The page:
Different transfection methods include viral transduction, in which a viral vector is used to transfer the CRISPR/Cas9 construct into the host cell. Viruses commonly used for viral transductions are lentiviruses, adeno-associated viruses (AAV), adenoviruses, and retroviruses. On the other hand, chemical transfection uses chemical mediators such as lipid vesicles and polymer-based chemicals to deliver the CRISPR/Cas9 construct to the target cell. Furthermore, the physical method is independent of the vector. Unlike viral vectors, it has no size restrictions. Furthermore, unlike the chemical process, it does not have a rate-limiting phase independent of cell endocytosis. Whereas physical transfection, using energy from thermal, electrical, and mechanical forces. As these forces are applied to cells, they weaken the cell membrane and build a pore, allowing the CRISPR/Cas9 construct to enter the cell or assist in the construct’s active delivery. Consider electroporation, which shocks the cell with an electric field, causing membrane perforation, while drifting forces to charged constructs or cargo, such as plasmid DNA, cause membrane perforation (Figure 5B).

6. Genome Editing in Ruminants Such as Cattle and Buffalos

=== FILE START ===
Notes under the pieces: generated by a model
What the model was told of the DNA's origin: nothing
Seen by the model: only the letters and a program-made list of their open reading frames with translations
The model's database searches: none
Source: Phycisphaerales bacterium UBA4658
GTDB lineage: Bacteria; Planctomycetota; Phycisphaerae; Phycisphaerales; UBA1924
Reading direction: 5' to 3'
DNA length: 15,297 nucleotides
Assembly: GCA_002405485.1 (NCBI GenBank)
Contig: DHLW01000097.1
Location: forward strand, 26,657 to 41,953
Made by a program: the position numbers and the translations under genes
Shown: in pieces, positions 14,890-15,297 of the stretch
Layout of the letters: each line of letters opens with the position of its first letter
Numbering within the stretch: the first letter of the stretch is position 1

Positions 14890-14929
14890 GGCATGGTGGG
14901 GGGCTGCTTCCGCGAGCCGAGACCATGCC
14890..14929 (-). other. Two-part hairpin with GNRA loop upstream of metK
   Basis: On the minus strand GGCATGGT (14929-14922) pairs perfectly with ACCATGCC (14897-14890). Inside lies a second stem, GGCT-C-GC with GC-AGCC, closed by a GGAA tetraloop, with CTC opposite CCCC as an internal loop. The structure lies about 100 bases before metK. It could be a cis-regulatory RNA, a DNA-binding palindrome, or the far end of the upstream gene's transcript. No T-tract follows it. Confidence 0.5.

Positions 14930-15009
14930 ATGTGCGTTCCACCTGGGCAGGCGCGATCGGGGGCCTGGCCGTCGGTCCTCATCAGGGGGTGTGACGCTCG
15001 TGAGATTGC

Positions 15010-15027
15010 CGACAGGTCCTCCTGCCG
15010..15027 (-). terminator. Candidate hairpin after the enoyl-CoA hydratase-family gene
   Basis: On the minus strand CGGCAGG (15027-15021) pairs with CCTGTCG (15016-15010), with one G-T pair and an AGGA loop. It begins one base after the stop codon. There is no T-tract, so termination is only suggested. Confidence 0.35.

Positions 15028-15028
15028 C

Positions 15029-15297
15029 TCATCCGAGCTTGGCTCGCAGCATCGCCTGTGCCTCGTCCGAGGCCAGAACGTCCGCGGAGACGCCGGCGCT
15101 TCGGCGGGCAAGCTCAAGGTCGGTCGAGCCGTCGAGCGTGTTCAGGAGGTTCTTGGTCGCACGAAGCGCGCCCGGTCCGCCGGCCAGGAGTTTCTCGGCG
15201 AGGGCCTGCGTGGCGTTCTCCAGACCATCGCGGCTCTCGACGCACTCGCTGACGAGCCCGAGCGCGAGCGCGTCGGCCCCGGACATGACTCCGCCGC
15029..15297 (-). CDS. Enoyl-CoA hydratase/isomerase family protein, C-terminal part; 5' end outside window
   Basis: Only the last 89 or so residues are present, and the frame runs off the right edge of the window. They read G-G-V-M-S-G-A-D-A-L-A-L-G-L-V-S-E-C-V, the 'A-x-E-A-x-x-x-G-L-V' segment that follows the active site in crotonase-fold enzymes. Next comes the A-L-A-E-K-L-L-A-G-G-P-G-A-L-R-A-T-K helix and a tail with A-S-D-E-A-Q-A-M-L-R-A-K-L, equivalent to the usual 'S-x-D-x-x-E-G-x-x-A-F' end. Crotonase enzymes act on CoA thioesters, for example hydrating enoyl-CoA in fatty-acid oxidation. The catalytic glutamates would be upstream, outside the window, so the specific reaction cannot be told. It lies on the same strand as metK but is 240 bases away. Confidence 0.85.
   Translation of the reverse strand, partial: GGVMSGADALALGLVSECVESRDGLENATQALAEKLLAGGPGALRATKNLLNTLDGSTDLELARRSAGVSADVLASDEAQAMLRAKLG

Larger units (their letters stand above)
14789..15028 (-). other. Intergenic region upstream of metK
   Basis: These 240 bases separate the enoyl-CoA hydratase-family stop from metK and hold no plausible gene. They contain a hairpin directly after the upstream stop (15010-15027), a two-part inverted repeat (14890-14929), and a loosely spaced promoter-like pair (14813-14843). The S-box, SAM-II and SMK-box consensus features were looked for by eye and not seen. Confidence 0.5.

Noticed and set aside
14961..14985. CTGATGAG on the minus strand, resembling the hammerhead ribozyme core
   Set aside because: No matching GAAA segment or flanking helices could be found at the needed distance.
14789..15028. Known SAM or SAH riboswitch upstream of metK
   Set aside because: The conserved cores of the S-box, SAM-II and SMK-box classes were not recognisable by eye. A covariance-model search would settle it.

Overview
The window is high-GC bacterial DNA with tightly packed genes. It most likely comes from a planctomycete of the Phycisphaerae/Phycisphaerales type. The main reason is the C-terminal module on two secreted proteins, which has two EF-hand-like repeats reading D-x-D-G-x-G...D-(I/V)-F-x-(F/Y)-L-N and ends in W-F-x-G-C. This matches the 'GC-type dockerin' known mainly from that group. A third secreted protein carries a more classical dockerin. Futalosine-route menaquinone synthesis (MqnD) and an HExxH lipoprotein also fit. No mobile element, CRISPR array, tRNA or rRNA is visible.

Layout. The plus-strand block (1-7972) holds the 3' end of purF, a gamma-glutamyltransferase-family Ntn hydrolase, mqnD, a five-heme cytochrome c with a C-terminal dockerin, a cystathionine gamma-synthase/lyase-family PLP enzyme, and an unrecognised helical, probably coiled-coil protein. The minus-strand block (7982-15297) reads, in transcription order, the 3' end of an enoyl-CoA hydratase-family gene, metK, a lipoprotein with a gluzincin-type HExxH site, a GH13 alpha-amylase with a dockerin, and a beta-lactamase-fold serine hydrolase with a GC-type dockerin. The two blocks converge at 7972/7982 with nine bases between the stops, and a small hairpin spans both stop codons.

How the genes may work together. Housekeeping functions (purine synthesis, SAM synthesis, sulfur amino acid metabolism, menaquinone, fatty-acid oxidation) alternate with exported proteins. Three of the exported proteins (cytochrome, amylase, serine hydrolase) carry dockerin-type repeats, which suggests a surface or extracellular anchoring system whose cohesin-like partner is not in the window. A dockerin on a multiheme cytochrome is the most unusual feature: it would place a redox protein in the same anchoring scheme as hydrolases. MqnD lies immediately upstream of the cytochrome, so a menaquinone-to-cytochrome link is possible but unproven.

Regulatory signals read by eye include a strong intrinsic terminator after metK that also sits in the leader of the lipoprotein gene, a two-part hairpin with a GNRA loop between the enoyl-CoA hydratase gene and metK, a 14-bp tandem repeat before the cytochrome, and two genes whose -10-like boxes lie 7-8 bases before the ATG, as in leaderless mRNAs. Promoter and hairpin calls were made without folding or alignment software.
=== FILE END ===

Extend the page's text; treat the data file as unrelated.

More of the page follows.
It has been anticipated that in the population of 7.6 billion humans globally, every ninth individual (821 million people) does not have sufficient food to cover an active life [81]. Despite the lack of food, the human population is expected to rise to 8.5 billion in 2030, 9.7 billion in 2050, and 11.2 billion in 2100 [82]. As a result, the United Nations’ Food and Agriculture Organization (FAO) predicts that total agricultural yield (crop yield and animal-based products) should rise to 60% to fulfil global demand. More specifically, this percentage is further contributed to by animal protein, such as meat production by 76%, and milk productivity will need to increase by 63%. In order to achieve this ultimatum goal, a precise and practical approach should be used [84]. Meanwhile, genomics targets for genome engineering are possible by screening the differential expression using high throughput proteomics or genomics techniques [85,86,87,88]. In this regard, the generation of collective knowledge across the globe allows one to share and build the more efficient farm animals breeds [89].